SUNNYVALE, California (Reuters) - Short lead times from manufacturing customers are making it tough to predict end demand for microchips and hard to say whether an inventory correction is bottoming out, the chief executive of Maxim Integrated Products said.
Struggling economies in the United States and Europe have crimped demand for electronics and in recent months pushed many manufacturers to reduce high inventories of chips and other components.
Investors are looking for signs of whether the inventory adjustment is ending or could drag on due to economic uncertainty.
"I know some companies have called the bottom as the December quarter for this inventory correction. I wouldn't have said that with that much confidence. We really don't know," Maxim Chief Executive Tunc Doluca told Reuters on Wednesday.
Maxim focuses on creating and combining specialized analog chips that fetch higher prices but sell in lower quantities than more commoditized chips made by some other analog companies.
Analog chips translate real-world phenomena like sound, temperature and light into the ones and zeros that make up digital computer language. Part of their growth over the next few years is expected to come from smartphones and tablets, where their use in regulating electricity consumption is crucial to longer battery life.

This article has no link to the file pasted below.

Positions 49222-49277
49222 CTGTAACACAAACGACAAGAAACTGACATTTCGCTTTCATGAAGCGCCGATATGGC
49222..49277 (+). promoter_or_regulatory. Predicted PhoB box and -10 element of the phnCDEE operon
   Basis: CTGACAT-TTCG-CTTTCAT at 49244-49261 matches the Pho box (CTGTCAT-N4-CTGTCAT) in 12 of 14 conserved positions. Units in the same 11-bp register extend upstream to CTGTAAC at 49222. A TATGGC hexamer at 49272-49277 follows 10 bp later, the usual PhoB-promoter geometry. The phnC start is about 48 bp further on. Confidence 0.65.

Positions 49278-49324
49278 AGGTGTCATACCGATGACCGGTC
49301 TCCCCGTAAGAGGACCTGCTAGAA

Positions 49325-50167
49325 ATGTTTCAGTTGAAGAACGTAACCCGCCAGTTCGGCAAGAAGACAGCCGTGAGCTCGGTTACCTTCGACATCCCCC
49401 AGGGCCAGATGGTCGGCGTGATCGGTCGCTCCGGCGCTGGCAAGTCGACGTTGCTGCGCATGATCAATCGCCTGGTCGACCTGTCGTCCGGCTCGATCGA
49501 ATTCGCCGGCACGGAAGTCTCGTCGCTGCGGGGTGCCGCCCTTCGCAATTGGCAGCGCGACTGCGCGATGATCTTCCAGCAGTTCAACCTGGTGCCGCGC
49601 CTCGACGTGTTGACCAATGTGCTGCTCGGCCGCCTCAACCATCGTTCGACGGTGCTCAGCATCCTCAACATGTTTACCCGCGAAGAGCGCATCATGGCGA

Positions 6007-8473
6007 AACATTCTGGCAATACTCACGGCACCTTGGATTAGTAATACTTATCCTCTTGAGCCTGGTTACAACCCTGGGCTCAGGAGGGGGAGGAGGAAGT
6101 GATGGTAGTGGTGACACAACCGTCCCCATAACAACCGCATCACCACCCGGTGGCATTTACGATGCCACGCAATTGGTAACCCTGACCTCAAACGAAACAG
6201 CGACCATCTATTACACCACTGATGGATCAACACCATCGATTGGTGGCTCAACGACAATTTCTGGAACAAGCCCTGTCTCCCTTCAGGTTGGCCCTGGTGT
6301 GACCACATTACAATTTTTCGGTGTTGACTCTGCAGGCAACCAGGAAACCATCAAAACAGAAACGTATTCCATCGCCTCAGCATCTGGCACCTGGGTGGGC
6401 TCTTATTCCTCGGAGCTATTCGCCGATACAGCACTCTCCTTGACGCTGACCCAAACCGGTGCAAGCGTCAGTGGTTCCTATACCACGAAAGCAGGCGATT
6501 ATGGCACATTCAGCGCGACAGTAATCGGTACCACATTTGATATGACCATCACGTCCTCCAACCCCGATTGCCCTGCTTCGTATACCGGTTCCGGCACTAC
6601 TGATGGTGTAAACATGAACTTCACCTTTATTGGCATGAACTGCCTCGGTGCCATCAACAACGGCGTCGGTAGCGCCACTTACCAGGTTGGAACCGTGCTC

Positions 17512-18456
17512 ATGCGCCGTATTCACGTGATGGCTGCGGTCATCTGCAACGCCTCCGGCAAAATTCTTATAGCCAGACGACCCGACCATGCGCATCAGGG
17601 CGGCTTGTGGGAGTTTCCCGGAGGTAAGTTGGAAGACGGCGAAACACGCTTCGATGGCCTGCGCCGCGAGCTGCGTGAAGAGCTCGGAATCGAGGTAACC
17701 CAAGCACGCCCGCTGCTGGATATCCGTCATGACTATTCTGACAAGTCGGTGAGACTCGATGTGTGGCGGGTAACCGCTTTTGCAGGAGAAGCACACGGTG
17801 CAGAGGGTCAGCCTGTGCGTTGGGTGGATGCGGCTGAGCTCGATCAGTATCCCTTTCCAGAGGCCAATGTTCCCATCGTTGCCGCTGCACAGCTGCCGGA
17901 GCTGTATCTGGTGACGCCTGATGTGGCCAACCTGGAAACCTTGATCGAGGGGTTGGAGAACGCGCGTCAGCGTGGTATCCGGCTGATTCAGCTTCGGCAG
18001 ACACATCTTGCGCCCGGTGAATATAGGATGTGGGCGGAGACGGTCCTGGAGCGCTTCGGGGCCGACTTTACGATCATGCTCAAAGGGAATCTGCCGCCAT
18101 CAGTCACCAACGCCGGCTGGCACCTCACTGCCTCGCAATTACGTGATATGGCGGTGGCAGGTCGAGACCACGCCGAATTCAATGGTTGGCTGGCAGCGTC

Samsung Electronics is a top Maxim customer and the success of its smartphones competing against Apple's iPhones has helped make Maxim's mobile business its fastest growing. Components going into smartphones account for nearly a third of Maxim's revenue.
Soaring sales of smartphones and tablets appear to be mostly immune to the slowdown, Doluca said.
"With our customers we don't see an inventory build of phones with our components," he said.
Earlier this month, British chip designer ARM Holdings, whose technology is widely licensed by smartphone makers, said it was optimistic that reductions in inventory by device makers would be short lived.
Market research firm Gartner has said it expected the chip inventory correction to continue to dampen sales prospects for at least the reminder of the year before sequential growth can return in 2012.
Maxim has said it expects its revenue to decline about 6 percent in the current quarter compared with the prior quarter as customers trim inventory.
Partly due to economic uncertainty, Maxim's lead times with its customers have been trimmed to eight or nine weeks from over 12 weeks a few months ago, Doluca said. That has made it harder for Maxim to get a glimpse of its customers' expected future demand.
Maxim's TacTouch touchscreen controller launched last year has yet to appear in any major consumer products or lead to meaningful revenue. The company plans to add the controller to the menu of technologies it can package for customers on a single chip, Doluca said.
"It's well received by customers, but as with anything else we're not the first suppliers in the market ... It's going to take some time," he said.
Reporting by Noel Randewich; Editing by Gary Hill